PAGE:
EL PASO, Texas (Border Report) – The El Paso County District Attorney’s Office is getting a $3 million state grant to prosecute alleged Walmart mass shooter Patrick Crusius. The money brokered through Texas Gov. Greg Abbott’s Office will allow El Paso prosecutors to prepare for a possible trial change of venue.

“I want to assure the community that we have every intention of prosecuting this case here in El Paso. However, legal technicalities happen, so we always have to be prepared in the event we have to travel out of town.” El Paso County District Attorney Yvonne Rosales said in a news conference.

The governor’s office is giving Rosales leeway on how to spend the $3 million. The DA anticipates some will be invested in equipment – computer hard drives, for starters, to electronically preserve evidence – and to bring in expert witnesses from out of town. The county had previously earmarked $500,000 for the prosecution.

Rosales emphasized the state funds will ease local taxpayers’ burden on a case that shocked the community and left families on both sides of the Rio Grande grieving.

Crusius on Aug. 3, 2019, allegedly drove from North Texas to El Paso with an assault rifle, went into the Walmart near Cielo Vista Mall and started shooting. Twenty-three people died and 23 others survived gunshots. Authorities believed he posted a racist manifesto online, railing against an influx of Hispanics into the United States.

In the end, the dead and injured reflected the diversity of El Paso: whites, Hispanic-Americans, African-Americans, Mexican citizens and even one originally from Germany who discovered Juarez, Mexico, while he was stationed in Fort Bliss.

Crusius has pleaded not guilty to the charges. His attorneys have told reporters they need time to prepare a defense, so they won’t be ready to go to trial until 2025 at the earliest. The suspect faces state capital murder charges and separate federal charges that include hate crimes.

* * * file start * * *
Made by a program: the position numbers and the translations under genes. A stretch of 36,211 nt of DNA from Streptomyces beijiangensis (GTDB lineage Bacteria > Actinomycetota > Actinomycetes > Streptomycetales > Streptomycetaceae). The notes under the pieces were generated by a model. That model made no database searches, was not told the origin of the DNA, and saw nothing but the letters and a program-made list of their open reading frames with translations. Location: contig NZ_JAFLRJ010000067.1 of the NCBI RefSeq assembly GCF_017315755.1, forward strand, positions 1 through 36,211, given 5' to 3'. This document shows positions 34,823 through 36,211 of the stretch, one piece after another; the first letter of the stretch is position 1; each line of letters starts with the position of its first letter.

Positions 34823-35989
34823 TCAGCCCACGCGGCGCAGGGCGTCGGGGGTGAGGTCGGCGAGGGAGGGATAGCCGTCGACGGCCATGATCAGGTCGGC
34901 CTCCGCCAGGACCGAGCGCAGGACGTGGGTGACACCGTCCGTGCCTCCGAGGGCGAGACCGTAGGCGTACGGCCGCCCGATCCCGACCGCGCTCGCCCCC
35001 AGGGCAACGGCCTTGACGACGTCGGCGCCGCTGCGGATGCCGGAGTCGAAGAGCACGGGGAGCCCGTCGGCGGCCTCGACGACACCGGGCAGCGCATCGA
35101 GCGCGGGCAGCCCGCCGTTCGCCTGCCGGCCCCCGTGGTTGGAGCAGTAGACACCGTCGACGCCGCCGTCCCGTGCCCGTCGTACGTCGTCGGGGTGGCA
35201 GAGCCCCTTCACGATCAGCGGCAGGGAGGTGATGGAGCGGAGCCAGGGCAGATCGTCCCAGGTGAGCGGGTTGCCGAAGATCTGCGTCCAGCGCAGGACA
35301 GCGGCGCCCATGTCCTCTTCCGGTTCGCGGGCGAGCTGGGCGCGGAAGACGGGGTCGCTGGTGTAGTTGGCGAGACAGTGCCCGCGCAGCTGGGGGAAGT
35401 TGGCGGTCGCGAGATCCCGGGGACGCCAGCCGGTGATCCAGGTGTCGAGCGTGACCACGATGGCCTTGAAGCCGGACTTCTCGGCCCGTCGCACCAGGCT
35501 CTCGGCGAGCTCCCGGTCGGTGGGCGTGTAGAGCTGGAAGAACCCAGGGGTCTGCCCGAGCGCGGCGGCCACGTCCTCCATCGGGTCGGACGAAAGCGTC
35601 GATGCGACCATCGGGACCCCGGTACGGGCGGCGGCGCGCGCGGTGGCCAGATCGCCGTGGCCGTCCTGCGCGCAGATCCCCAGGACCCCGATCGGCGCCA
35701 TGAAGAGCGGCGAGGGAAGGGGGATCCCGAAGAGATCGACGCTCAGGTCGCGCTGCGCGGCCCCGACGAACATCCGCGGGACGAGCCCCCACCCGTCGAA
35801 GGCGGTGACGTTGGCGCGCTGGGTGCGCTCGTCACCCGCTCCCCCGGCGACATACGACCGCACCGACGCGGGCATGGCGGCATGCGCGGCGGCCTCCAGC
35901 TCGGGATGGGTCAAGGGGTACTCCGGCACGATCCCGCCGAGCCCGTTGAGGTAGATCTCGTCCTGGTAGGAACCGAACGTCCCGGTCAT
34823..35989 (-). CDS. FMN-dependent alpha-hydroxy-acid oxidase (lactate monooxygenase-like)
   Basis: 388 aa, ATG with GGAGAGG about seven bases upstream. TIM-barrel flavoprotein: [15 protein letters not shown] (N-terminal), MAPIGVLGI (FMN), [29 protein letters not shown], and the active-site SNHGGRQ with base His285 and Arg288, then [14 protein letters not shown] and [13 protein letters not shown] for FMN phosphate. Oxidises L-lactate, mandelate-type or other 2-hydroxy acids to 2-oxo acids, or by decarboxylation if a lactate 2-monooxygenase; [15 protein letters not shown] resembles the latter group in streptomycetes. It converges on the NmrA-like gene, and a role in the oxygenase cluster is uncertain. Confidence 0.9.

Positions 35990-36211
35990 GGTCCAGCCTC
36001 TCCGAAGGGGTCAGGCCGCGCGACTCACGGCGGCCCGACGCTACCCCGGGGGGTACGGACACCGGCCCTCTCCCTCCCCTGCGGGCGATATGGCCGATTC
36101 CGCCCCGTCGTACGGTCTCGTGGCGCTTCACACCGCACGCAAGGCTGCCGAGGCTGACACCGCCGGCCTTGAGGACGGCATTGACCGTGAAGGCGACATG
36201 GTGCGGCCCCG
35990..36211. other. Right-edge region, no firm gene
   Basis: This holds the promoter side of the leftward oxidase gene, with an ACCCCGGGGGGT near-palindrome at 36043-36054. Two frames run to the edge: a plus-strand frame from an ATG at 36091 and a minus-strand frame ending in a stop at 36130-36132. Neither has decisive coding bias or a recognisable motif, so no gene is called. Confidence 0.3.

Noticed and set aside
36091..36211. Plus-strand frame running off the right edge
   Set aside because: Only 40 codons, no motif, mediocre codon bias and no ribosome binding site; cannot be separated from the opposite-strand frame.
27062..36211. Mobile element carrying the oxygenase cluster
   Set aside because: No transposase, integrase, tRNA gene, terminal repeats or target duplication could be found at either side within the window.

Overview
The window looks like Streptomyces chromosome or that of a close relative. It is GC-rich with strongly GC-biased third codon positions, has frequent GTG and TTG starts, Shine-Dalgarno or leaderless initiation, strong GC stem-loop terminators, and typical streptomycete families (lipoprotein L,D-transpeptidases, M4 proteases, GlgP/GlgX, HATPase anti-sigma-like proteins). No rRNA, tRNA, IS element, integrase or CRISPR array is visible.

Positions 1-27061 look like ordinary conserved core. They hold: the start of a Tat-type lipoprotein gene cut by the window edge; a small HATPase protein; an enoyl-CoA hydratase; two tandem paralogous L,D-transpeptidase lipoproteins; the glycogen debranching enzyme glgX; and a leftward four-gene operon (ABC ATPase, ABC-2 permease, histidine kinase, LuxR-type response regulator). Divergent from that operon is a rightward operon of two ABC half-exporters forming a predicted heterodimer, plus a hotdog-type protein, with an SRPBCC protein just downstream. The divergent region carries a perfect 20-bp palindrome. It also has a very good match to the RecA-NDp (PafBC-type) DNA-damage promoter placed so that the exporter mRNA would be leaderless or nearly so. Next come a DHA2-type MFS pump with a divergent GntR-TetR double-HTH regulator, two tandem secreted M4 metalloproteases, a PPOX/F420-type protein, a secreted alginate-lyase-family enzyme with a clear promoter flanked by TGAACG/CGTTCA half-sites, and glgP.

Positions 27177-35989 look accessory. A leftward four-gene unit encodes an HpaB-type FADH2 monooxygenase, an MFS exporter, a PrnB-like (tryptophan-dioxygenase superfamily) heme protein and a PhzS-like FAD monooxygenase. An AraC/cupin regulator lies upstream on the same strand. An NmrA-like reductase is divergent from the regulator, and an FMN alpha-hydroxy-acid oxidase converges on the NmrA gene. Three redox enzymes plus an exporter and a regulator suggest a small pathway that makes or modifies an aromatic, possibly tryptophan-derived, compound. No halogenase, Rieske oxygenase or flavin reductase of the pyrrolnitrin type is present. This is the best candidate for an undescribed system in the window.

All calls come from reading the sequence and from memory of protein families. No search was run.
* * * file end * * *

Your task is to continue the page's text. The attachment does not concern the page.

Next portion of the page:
Rosales said 2025 is too long a wait.

“I’m anticipating sometime at the end of this year or possibly at the beginning of next year,” she said. “Justice needs to be served in this case and the victims and families need to have resolution as soon as possible.”

The DA admits she has fielded numerous questions as to when Crusius will be brought to trial. She emphasized that is up to the judge, and that judges and prosecutors all over Texas are dealing with a backlog of cases dating back to the start of the COVID-19 pandemic and the temporary closing of courtrooms.

“We’re trying to deal with the backlog caused by the pandemic. What all judges are trying to in all prudence is address the murder cases, sex assault of children cases, intoxicated manslaughter cases first,” Rosales said. “The judge of the 409th is proceeding all those cases first, eliminate the backlog of jury trials so we can get to Walmart and focus on that particular case.”

Judge Sam Medrano heads the 409th District Court.

When asked if her prosecutors intend to ask for the death penalty, she said that’s what the families of the victims want. But she warned the process will be a lengthy one due to the automatic appeals process in death penalty cases.

“We feel the members of this community deserve the opportunity to impose and pass judgement on this case and any kind of punishment they feel is acceptable,” she said. “But a good attorney is always prepared for the alternative, that’s why we are prepared for a change of venue.”